Paris was everything I imagined it would be: The simple, impeccable way everyone dresses (no rumpled tees or PJs in sight!). Clusters of people sitting and chatting outside cafés for hours. Well-tailored commuters heading home from work with a baguette tucked under their arm. Ah, Paree!
There were a few things I didn't quite expect (or wasn't prepared for), like the idea that "takeout" food or "delivery" isn't nearly as ubiquitous as it is in the States—or in New York. Getting a quick iced latte or snack to go? Not easy. But that meant we were forced to do something wonderful: slow down, take our time in restaurants (you won't feel rushed by the French!), people-watch and listen to the beautiful sounds of one of my favorite languages.
Also a surprise: Where everyone walks around with their coffee to-go in New York, in Paris practically everyone walks around with a cigarette. (A friend we stayed with told us: See clouds of smoke outside a café or restaurant? That's how you know they're Parisians.) Oh and the Metro? So easy to use and so. Darn. Clean.
Finding a hearty breakfast was also a struggle. And brunch, of course, is a very American thing. So if you're like me and need to eat every few hours or so, I'd suggest bringing snacks, snacks, snacks. (I literally brought about 15 of these bars in my carry-on, which was a bit awkward when I had to pull out any food items as we went through security at JFK—queue me frantically piling snack bar after snack bar into a plastic bin with the security officers looking on with what I hope was amusement?!)
Here, five tips for making the most of your first visit to Paris:
1. Don't feel guilty about skipping some of the "must-see" spots
Tom and I never actually climbed the Eiffel Tower (the view of it from the Trocadéro is so awe-inspiring—that's where we did our photo shoot with Céline Chhuon, below) and we spent less time at the Louvre and more time at the Musée d'Orsay. I'd say go to the Louvre and see the amazing glass pyramid (and the Mona Lisa!), but plan to spend more time at the Musée d'Orsay, especially if you love Impressionist paintings. The Renoir painting above is one of my all-time favorites and seeing it in person (just like when I saw the Eiffel Tower for the first time) made me all teary-eyed.
We also visited the Musée de l'Orangerie, which has Monet's stunning Water Lilies (above), and the Musée Marmottan Monet (below), which has one of the largest collections of Monet paintings. (Er, Tom is a bit of a Monet fan.) So follow your curiosity, try new things (obvi), but ultimately do what makes you happy!
2. Get out of the city for a day
It may seem counterintuitive when there's so much to see in Paris, but leaving gave us a different perspective of the countryside and everyday life. After an hour-long train ride to Vernon, it was another 20 minutes on the somewhat rickety, but adorable le Petit Train to Monet's Gardens in Giverny.
After I'd walked around the pond and over the bridge (Tom was geeking out and taking these pictures), I sat on a green bench and read, surrounded by flower heaven. Whenever my mom goes on a trip, she always buys a new book at the airport, a fun habit I've picked up, too. This time I bought The Husband's Secret by Liane Moriarty (she wrote Big Little Lies, too). It was entertaining with relatable characters and a stellar ending, just the kind of book I was looking for!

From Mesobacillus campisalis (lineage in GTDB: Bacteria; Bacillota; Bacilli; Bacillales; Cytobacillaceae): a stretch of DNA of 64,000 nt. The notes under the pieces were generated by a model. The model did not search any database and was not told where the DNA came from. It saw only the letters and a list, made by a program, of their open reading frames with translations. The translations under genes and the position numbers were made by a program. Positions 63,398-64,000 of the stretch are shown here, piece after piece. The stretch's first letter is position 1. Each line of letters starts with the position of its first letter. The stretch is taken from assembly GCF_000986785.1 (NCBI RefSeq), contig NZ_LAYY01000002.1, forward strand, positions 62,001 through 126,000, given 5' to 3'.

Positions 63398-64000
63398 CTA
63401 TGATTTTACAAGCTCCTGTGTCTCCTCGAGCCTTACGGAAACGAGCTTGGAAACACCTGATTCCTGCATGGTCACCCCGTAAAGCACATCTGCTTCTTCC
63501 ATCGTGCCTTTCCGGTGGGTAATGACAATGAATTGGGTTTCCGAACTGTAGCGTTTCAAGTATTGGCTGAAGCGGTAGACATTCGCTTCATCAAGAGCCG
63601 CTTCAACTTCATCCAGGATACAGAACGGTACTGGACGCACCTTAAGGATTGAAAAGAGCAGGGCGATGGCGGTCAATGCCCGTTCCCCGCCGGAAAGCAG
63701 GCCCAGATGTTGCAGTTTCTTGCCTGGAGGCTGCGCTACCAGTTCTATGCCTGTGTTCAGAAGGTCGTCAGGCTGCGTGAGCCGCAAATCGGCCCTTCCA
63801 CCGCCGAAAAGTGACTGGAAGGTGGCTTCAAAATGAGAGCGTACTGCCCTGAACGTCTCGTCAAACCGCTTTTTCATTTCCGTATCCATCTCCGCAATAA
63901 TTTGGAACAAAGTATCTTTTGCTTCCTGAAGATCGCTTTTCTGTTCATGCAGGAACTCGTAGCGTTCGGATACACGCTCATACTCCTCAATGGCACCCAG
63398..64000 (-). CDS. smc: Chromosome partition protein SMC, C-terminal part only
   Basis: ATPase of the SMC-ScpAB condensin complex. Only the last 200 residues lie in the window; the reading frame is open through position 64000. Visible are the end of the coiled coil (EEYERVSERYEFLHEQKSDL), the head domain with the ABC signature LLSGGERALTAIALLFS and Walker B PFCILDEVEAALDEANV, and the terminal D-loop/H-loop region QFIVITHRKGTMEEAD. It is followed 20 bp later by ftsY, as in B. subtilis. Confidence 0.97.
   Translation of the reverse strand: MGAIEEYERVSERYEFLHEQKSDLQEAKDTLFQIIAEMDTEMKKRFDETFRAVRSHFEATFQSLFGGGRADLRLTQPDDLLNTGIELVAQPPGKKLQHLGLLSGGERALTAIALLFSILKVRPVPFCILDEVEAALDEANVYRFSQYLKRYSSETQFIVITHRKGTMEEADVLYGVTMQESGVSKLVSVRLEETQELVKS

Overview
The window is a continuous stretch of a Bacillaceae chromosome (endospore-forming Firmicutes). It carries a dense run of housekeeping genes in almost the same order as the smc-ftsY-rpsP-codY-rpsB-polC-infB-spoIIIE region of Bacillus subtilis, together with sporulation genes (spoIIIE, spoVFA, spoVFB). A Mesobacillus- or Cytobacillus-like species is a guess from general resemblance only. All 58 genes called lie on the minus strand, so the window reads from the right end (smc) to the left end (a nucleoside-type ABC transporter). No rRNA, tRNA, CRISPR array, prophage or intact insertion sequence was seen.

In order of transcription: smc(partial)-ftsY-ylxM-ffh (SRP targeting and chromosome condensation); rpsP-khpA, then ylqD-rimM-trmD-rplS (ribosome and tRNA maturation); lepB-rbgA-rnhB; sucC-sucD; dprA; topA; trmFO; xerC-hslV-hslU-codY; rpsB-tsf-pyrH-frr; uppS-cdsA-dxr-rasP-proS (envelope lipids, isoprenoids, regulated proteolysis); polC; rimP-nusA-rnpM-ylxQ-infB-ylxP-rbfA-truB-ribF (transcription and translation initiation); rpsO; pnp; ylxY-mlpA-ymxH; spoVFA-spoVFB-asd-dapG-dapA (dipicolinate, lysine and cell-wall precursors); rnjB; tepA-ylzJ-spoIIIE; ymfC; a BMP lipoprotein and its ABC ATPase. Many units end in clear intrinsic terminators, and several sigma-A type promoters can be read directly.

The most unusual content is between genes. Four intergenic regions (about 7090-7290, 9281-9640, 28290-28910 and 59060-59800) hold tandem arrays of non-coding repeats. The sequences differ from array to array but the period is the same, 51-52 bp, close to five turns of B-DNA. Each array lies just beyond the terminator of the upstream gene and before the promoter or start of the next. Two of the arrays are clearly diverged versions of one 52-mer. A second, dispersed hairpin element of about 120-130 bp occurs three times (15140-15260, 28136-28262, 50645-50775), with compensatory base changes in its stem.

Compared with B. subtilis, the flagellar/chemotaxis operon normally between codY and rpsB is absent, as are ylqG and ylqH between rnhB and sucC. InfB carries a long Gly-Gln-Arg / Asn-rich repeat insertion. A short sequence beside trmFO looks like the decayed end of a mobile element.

3. Splurge on a special experience
Maybe for you it's a wine and food tour (um, Paris seems like a good place to do that) or maybe it's gorgeous photos in front of the Eiffel Tower (like us!). The morning of the shoot, we got up before sunrise for the best light. I had basically melted my steamer within a few days of arriving (a lesson to always use the correct converters when abroad!) so we were a bit wrinkly, but the whole experience was surprisingly romantic and calming. (I don't always feel that way in front of the camera!) The weather was mild for an April morning, we had this beautiful scene around us and we were able to just be in the moment together, which can be hard to do when you're rushing around a new city trying to do all the things. I'm going to share a separate post about this photo shoot soon.
4. Stay in an AirBnb for a night
Tom and I always find this is the BEST way to get a different (i.e. local) perspective on a new city (besides staying with friends/family who live there), since sometimes you meet your host or they'll leave you a list of their favorite spots nearby. We stayed in the Porte Dauphine neighborhood for three days, not far from the Champs-Élysées and the Trocadéro, and we were a block away from a grocery store, bars and restaurants. One night we ended up going to a nearby pub, The Honest Lawyer (thanks to a rec from our host), and Tom and I had the BEST burgers. In Paris. Who knew?! Coming back to the flat each night after exploring the city almost felt like we were living in Paris for a pocket of time. Heaven!
5. Plan a "free" day for wandering
This might be the most important thing you do—even if it's just a free afternoon. Try to have a day that's not so planned. A few hours of wandering can be food for the soul—that's when we found the prettiest cafés and magical city streets. Those were some of the coolest moments of our trip.
A few other thoughts and places to try:
-We skipped Ladurée (we have one in the city anyway) and headed to Pierre Hermé instead, widely considered to be one of the best pastry spots in Paris.
-Duck inside as many local, quaint boulangeries (bakeries) as you can—everything is unbelievably delicious. (Comparable to how even hole-in-the-wall spots in New York have amazing pizza.)
-Looking for a cool dinner spot? Try sitting outside at Les Philosophes in the trendy le Marais district (it's walking distance from Notre Dame).